Screens Around Town:, ESPN, InDesign2, Adium, and MyFonts Matt 03 Apr 2006

25 comments Latest by Matt Carey

Readers submitted the following Screens Around Town:

[email protected]

Adam A: Here is a screen I encountered on Gotta love that email address, huh? It just screams out, “We value your input”.

Game Flow

Game Flow

Braxton Beyer: ESPN has an interesting graph they have added to their game pages. It is nice because you can see when there were lead changes and also how big of a lead a team obtained at any point in time.

InDesign2: Postponed Recovery

InDesign2: Postponed recovery

Phil Walmsley: Why would it ask you to postpone recovery until later? Wouldn’t a user want to recover the data now? Every option seems to lead to “No”, or “Maybe later”. InDesign is playing hard to get.

Drag the Duck

Drag the Duck

Ryan Allen: Here is a shot of something that really grabbed me. It’s what’s presented to you when you open the dmg for Adium ( How many times have you had to awkwardly drag an application into Applications after a dmg does something custom with Finder? These guys have a symbolic link to Applications making it super easy (even for grandma)!

Font Preview at MyFonts

Font preview at MyFonts

Jes Sherborne: MyFonts has a really interesting rollover feature on their website: when they link to a font, they show a preview of it on hover. This makes it much easier to see whether a font is worth exploring in depth. Having the price included is a nice touch as well…For an example, check out their blurb on Berthold.”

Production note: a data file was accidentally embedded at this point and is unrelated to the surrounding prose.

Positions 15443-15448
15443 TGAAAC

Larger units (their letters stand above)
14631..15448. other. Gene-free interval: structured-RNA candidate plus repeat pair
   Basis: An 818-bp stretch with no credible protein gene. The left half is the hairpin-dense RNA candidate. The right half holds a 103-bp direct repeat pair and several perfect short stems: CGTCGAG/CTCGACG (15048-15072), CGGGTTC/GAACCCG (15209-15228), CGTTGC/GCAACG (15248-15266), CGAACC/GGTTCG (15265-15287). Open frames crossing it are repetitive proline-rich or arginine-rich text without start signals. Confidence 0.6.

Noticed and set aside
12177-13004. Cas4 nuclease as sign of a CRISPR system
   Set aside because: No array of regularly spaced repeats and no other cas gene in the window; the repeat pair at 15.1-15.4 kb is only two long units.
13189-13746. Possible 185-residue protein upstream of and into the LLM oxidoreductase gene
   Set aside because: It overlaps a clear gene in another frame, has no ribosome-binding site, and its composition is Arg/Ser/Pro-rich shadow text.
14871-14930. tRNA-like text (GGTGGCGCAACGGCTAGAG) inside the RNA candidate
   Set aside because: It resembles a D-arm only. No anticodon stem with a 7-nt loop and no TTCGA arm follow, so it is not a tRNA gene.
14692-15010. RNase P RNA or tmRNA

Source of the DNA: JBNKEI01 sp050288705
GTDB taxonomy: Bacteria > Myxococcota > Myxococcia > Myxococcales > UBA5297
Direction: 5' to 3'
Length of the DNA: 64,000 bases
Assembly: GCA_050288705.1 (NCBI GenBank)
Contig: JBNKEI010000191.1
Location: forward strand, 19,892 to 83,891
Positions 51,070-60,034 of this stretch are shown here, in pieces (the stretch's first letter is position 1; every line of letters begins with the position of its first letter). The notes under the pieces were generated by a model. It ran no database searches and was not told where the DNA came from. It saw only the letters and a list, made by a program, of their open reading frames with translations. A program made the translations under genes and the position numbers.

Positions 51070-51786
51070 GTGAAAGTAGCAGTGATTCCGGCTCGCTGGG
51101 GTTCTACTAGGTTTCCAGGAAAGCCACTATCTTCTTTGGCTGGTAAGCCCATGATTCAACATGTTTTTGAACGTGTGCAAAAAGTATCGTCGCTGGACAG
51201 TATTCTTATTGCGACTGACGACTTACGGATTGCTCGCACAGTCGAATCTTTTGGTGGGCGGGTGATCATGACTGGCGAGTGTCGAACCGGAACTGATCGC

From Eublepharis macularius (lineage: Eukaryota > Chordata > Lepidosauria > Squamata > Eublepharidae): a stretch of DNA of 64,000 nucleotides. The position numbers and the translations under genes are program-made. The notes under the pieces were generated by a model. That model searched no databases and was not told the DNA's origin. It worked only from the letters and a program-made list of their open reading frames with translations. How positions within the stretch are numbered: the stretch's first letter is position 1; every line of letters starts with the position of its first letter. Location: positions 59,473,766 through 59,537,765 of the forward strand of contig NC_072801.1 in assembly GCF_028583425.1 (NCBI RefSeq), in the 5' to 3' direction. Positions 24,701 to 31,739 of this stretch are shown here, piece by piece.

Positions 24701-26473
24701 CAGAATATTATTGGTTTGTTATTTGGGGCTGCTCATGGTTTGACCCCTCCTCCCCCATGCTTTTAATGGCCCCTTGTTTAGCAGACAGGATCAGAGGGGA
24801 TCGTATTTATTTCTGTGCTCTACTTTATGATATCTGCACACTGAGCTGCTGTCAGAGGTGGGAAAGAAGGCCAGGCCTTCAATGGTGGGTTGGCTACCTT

Got an interesting screenshot for Signal vs. Noise? Send the image and/or URL to svn [at] 37signals [dot] com.

25 comments so far (Jump to latest)

Vance 03 Apr 06

That ID one drives me nuts! Every time I see that, I have to reconsider what I should click on, and I never seem to know what it did or plans to do with my decision.

It should just have a “Get my f#cking document open NOW” button.

Anonymous Coward 03 Apr 06

I’m surprised you missed this:

Suthers 03 Apr 06

That Adium sym-link is one of those little things that makes me love OSX - you would just never see anything like it in Windows ;)

Dana O 03 Apr 06

I’m pretty sure the font preview thing was first done on Veer’s site (not that it matters). I think Veer does a better job using it on their site — especially right on the “type” home page along the middle left side (under “what’s hot” type listing.

Anonymous Coward 03 Apr 06

No offense, but 37 Signals is not immune to this. See this post from Jason this morning in the Basecamp forums: